Pilates: The benefits for new mums
So, you’ve had a rubbish night. Your baby hasn’t slept, you haven’t slept, you don’t even think you know your own name…does this sound familiar? Extreme tiredness – and its knock-on effects such as anxiety – are all-too common experiences for new mums.
That's why finding ways to feel better about yourself - both mentally and physically - after childbirth is essential. After having my second baby, I was fortunate to discover Pilates. And it was a real game-changer. Post-pregnancy Pilates focuses on dealing with issues that may have arisen during pregnancy and labour and can help to strengthen your tummy, back and pelvic floor muscles. But as well as the practical physical benefits, it's a great way to get some much-needed 'me time' to combat the stresses brought on by the emotional peaks and troughs of early motherhood.The calm and concentrated space of a Pilates class is the perfect place to de-stress and re-connect with your body.
Michelle Hawes, Pilates instructor at In Balance Pilates, Rutland, offers a class specifically for new mums. She says: "Your body is changing continuously over the course of nine months and Pilates is great for new mums because it really helps you to regain the body you had before pregnancy. "Pilates also works to strengthen your pelvic floor and abdominal muscles and is particularly helpful if you have any abdominal separation. "It is also a great confidence boost by helping you to regain control of your body and enable you get to know, and appreciate, it again.” With the postural changes during pregnancy and all the lifting and carrying of a newborn, many new mums suffer from back pain or sciatica. "Pilates uses the deep abdominal muscles which helps to stabilise the lumbar spine and tackle back issues. “It also helps release tension in the upper body, particularly from lifting and carrying a baby," adds Michelle. One of the post-pregnancy conditions that I had never heard of until it happened to me is diastasis recti or DR – in layman’s terms, separated tummy muscles. During pregnancy, the abdominals are stretched length and widthways to accommodate the baby and separation happens in a significant proportion of pregnancies. In fact, research suggests that at least 60 percent of women have DR six weeks after birth.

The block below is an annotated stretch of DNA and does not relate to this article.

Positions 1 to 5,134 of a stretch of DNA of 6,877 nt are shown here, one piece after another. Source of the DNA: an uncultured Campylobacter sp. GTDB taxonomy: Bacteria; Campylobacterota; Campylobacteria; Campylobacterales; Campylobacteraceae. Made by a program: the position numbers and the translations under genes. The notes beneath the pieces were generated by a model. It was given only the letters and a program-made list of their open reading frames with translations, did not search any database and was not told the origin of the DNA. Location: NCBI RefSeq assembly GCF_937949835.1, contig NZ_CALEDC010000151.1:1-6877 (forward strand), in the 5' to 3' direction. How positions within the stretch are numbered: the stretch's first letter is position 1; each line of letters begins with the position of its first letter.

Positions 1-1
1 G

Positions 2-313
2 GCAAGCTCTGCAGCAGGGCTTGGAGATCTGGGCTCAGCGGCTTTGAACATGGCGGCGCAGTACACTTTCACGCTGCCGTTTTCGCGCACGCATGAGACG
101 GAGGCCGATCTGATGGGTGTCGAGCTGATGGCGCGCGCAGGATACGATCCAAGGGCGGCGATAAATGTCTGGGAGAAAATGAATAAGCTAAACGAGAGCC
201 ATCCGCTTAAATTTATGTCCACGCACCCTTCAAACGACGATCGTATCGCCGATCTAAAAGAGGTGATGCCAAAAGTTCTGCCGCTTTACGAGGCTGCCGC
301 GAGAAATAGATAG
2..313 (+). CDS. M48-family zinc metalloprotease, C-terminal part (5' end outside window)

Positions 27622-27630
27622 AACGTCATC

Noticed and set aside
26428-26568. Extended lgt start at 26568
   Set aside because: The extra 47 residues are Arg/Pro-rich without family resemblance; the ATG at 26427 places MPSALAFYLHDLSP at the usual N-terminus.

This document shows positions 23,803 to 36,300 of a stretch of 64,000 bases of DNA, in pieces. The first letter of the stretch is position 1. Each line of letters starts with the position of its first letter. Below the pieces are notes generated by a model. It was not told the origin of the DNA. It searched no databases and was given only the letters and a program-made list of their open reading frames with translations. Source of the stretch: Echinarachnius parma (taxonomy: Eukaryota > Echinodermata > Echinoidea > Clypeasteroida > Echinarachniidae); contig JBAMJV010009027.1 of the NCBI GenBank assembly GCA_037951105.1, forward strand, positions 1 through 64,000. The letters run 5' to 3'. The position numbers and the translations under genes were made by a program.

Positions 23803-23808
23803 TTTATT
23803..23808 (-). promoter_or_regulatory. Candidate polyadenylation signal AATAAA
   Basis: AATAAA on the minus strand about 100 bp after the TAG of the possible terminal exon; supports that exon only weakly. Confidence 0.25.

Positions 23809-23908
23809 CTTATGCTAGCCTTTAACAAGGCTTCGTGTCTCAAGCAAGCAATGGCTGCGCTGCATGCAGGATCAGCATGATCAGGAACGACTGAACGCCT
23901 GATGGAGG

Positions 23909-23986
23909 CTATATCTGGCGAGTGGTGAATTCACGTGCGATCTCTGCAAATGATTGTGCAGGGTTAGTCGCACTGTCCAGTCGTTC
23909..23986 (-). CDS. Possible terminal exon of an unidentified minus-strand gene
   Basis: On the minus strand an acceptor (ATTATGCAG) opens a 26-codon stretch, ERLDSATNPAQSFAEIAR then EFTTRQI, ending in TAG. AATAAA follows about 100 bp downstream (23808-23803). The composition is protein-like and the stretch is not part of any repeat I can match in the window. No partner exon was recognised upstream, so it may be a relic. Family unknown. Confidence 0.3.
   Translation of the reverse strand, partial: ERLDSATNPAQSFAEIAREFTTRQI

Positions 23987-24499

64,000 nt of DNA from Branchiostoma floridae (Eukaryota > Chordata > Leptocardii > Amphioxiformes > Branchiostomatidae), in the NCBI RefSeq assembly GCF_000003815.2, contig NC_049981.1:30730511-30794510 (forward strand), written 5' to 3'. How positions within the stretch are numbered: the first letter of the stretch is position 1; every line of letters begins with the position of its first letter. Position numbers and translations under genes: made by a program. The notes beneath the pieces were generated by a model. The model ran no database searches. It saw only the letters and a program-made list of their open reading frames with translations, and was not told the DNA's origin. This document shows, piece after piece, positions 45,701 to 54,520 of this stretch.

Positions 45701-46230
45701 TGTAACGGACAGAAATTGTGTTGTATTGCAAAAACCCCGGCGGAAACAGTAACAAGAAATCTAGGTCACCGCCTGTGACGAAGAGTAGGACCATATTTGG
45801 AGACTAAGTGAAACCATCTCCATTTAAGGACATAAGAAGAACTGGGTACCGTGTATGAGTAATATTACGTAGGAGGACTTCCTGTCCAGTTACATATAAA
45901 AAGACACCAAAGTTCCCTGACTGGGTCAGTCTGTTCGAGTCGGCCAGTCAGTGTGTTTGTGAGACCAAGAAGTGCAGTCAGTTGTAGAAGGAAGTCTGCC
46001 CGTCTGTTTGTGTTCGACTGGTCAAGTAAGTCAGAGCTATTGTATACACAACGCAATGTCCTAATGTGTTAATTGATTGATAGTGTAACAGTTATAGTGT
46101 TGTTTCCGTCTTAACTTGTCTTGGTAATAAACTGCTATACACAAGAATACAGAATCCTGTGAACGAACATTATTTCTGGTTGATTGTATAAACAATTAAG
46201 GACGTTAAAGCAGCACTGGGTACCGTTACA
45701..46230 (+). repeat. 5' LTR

Often it sorts itself out but, if it doesn’t, Pilates can really help. What I found interesting is that conventional exercises such as sit-ups, which you probably think would help, can actually make the situation worse. “With diastasis recti, the connective sheath of tissue that runs from your breastbone towards your pubic bone starts to separate and thin to make room for your growing bump. “Sometimes, when you have had your baby it knits together nicely and sometimes it doesn’t. It’s not anything to worry about. “I show mums how to test if they have any separation, what it feels like, and how deep it is. “To improve DR we start with some static pelvic floor movements and abdominal work - initially checking you are able to recruit those muscles. We use that as a baseline. “Once we have that really nice connection, then we start to challenge it a bit, with more exercises such as leg slides,” explains Michelle.
Michelle is keen to remind new mums that regaining fitness after pregnancy won’t happen overnight. “You’ve taken nine months to grow your baby, you have got to be kind to yourself when you are thinking about regaining your fitness and strengthening your body.”